Damems Nature Trail
Created from derelict allotment site that hadn’t been in use for many years.
In 2008 the chair of the allotments committee Cllr Brian Morris met with officers of Bradford council, on the table was a plan to have this former allotment site handed over to the control of Keighley Town Council, with the overwhelming evidence produced at the meeting the site was indeed transferred, a comprehensive program of development was put into action.
This site is situated to the south of Keighley. A steam railway line runs adjacent to the western edge of the site, and there is a small viewing platform to the north of the site, where trains can be viewed passing. The space was previously used for allotments and is now used as an area to encourage wildlife, and much of the area has been left to scrub up, offering shelter and food opportunities for a range of species. The site also provides space for locals to use for quiet recreation, and there is a path along the centre of the site.
There is a small beck running through the southern end of the site, which feeds in to the River Aire, which runs parallel with the eastern side of the site. There has been some planting, such as an edible hedge, as well as hedge laying for wildlife value. Much of the area has been left to scrub up and offers shelter for birds and other species. This site may be connected to the adjacent Damems Dyke BWA in the future, to offer a circular walk for visitors. Damems Road Wood BWA 011 is also located very nearby the site.
The main habitat type present on the site is scrub. In some parts the ground is quite damp and there are a range of species present in the ground flora under the scrub. Shrub species present include: frequent Crataegus monogyna and Ligustrum ovalifolium, occasional Prunus spinosa and Sambucus nigra, and locally frequent Rubus fruticosus, R. idaeus and Prunus laurocerasus. In the ground flora species include: frequent Chrysosplenium oppositifolium and Impatiens glandulifera, occasional Petasites hybridus, Arum maculatum, Filipendula ulmaria, Galium aparine, Heracleum sphondylium, Silene dioica, Ranunculus ficaria and Urtica dioica, and locally abundant Lonicera periclymenum.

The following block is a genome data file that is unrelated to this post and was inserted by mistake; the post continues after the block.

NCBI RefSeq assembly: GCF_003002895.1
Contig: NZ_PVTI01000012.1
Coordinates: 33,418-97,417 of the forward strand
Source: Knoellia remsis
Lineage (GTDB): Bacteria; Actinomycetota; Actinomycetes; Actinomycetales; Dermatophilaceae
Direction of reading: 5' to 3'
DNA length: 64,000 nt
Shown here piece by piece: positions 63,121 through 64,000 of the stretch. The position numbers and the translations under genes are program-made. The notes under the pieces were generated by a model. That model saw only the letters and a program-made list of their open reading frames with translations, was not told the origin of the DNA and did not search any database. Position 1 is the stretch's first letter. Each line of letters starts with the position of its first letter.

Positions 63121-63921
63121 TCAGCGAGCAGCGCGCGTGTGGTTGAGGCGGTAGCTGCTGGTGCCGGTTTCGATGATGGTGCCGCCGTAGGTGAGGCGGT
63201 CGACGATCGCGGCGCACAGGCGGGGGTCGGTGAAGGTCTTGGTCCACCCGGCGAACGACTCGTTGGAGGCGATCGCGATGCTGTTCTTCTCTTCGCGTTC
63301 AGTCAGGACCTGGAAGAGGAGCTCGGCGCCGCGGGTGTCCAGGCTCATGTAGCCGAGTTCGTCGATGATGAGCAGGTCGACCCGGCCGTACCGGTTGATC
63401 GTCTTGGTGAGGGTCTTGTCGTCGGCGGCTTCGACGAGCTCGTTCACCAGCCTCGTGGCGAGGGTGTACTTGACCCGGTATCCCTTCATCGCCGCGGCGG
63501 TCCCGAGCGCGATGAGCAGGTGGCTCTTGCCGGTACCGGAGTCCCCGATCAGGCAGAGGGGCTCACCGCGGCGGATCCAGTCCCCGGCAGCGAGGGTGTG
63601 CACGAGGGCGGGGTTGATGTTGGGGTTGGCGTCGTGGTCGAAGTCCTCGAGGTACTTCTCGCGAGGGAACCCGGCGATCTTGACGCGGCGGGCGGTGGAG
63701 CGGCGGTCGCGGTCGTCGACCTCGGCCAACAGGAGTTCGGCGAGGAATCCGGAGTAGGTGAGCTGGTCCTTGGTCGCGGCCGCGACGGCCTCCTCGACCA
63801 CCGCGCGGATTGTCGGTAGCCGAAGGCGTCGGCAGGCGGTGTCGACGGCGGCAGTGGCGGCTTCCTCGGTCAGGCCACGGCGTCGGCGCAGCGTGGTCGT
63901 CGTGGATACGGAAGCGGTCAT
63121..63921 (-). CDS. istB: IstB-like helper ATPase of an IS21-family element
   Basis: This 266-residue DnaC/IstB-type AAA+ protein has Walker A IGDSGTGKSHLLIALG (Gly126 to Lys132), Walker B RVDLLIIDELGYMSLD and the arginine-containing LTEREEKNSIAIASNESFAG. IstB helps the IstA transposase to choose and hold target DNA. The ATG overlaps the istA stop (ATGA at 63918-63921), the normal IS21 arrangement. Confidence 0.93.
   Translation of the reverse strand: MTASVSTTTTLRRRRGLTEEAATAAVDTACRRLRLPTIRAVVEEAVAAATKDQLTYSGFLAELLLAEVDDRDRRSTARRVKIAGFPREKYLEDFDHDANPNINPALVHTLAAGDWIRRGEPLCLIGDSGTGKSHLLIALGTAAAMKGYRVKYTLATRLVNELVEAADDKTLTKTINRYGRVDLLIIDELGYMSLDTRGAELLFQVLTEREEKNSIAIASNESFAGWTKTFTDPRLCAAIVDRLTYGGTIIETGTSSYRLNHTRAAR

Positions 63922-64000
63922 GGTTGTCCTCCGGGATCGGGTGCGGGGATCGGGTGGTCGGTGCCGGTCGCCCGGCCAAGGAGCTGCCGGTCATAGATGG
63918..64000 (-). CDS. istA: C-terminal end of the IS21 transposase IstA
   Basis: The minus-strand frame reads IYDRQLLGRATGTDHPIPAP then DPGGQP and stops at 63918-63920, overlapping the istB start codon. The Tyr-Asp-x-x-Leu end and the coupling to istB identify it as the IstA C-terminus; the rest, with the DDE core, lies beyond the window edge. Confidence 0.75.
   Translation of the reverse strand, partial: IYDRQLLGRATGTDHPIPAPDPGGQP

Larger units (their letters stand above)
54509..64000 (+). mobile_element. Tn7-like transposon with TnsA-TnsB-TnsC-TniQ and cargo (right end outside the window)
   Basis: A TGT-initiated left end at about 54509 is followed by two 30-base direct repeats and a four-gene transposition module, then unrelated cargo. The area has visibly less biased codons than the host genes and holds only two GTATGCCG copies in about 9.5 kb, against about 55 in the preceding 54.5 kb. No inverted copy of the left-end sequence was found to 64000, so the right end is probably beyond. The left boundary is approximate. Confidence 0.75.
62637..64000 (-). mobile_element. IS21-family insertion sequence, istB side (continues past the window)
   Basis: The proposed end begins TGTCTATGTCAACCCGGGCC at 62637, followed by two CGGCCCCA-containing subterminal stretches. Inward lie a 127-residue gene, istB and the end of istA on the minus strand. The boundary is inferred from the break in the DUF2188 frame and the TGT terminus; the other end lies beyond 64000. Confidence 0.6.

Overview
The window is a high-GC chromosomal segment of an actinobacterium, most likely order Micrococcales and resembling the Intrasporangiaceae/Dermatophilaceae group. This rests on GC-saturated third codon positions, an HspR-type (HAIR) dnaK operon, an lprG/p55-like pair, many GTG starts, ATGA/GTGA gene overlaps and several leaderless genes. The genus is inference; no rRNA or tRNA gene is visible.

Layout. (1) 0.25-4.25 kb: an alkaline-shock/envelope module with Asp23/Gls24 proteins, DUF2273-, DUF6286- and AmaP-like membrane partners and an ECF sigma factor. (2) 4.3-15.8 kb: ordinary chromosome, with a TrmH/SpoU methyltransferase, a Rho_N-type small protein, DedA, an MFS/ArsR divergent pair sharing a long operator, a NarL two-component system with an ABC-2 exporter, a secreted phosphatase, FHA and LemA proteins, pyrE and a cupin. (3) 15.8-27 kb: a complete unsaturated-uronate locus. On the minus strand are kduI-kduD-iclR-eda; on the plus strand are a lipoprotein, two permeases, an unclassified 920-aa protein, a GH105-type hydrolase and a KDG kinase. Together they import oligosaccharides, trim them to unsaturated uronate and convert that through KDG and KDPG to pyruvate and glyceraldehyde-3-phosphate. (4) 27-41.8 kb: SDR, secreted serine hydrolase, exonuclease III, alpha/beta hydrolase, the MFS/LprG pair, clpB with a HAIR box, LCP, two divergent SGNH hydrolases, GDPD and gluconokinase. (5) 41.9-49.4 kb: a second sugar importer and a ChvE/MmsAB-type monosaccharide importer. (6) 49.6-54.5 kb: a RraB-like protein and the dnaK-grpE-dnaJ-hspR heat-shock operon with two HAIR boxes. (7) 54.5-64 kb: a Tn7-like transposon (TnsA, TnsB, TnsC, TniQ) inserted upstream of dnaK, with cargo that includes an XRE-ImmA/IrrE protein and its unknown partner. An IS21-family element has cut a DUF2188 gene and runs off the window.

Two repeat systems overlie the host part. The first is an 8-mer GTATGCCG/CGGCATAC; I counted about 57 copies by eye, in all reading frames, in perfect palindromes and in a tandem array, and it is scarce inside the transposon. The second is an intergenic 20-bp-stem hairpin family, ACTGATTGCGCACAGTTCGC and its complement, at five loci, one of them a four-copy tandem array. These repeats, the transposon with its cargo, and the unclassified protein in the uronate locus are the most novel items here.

There are a number of small sections of B6, (Phase 1) species-poor neutral grassland, within the site. Species present here include: occasional Dactylis glomerata, Agrostis capillaris, Galium aparine, Anthriscus sylvestris, Ranunculus repens and Rumex obtusifolius, locally frequent Poa pratensis, Petasites hybridus and Chrysosplenium oppositifolium, and rare Rumex acetosa, Silene dioica, Geum urbanum and Cerastium fontanum.
There are a few planted hedges on the site, as shown on the field map. The most frequent species are Crataegus monogyna and Sambucus nigra. One of the hedges, to the northern end of the site, has been laid to add interest for wildlife.
There is a stone wall to the southern end of the site, which runs adjacent to part of the path. Species present here are: occasional Silene dioica, Geranium robertianum and Urtica dioica, locally frequent Hedera helix and rare Ranunculus ficaria and Cardamine flexuosa.
There was quite a lot of bird activity during the site visit in March 2012. Species of fauna recorded were: Long-tailed Tit, Great-Spotted Woodpecker, Chaffinch, Goldcrest, Jay, Wren (singing male), Blue Tit, Great Tit (singing male), Blackbird and Robin (singing male). Freshwater shrimp were seen in the small beck and fox faeces was seen.